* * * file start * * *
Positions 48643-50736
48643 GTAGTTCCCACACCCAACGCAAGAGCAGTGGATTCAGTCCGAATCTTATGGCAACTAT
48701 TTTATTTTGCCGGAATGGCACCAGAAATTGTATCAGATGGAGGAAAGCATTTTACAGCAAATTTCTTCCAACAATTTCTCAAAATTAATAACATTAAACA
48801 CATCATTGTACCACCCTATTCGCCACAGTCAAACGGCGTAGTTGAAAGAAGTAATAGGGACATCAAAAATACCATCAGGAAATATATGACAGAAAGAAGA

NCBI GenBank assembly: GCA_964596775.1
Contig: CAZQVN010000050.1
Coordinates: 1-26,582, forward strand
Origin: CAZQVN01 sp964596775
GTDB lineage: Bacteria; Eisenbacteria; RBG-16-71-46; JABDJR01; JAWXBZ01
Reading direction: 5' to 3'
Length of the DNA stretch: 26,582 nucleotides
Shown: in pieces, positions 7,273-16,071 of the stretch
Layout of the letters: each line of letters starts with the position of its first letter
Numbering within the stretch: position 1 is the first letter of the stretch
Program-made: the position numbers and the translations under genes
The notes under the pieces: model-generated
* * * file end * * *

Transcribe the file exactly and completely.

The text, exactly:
Positions 48643-50736
48643 GTAGTTCCCACACCCAACGCAAGAGCAGTGGATTCAGTCCGAATCTTATGGCAACTAT
48701 TTTATTTTGCCGGAATGGCACCAGAAATTGTATCAGATGGAGGAAAGCATTTTACAGCAAATTTCTTCCAACAATTTCTCAAAATTAATAACATTAAACA
48801 CATCATTGTACCACCCTATTCGCCACAGTCAAACGGCGTAGTTGAAAGAAGTAATAGGGACATCAAAAATACCATCAGGAAATATATGACAGAAAGAAGA

NCBI GenBank assembly: GCA_964596775.1
Contig: CAZQVN010000050.1
Coordinates: 1-26,582, forward strand
Origin: CAZQVN01 sp964596775
GTDB lineage: Bacteria; Eisenbacteria; RBG-16-71-46; JABDJR01; JAWXBZ01
Reading direction: 5' to 3'
Length of the DNA stretch: 26,582 nucleotides
Shown: in pieces, positions 7,273-16,071 of the stretch
Layout of the letters: each line of letters starts with the position of its first letter
Numbering within the stretch: position 1 is the first letter of the stretch
Program-made: the position numbers and the translations under genes
The notes under the pieces: model-generated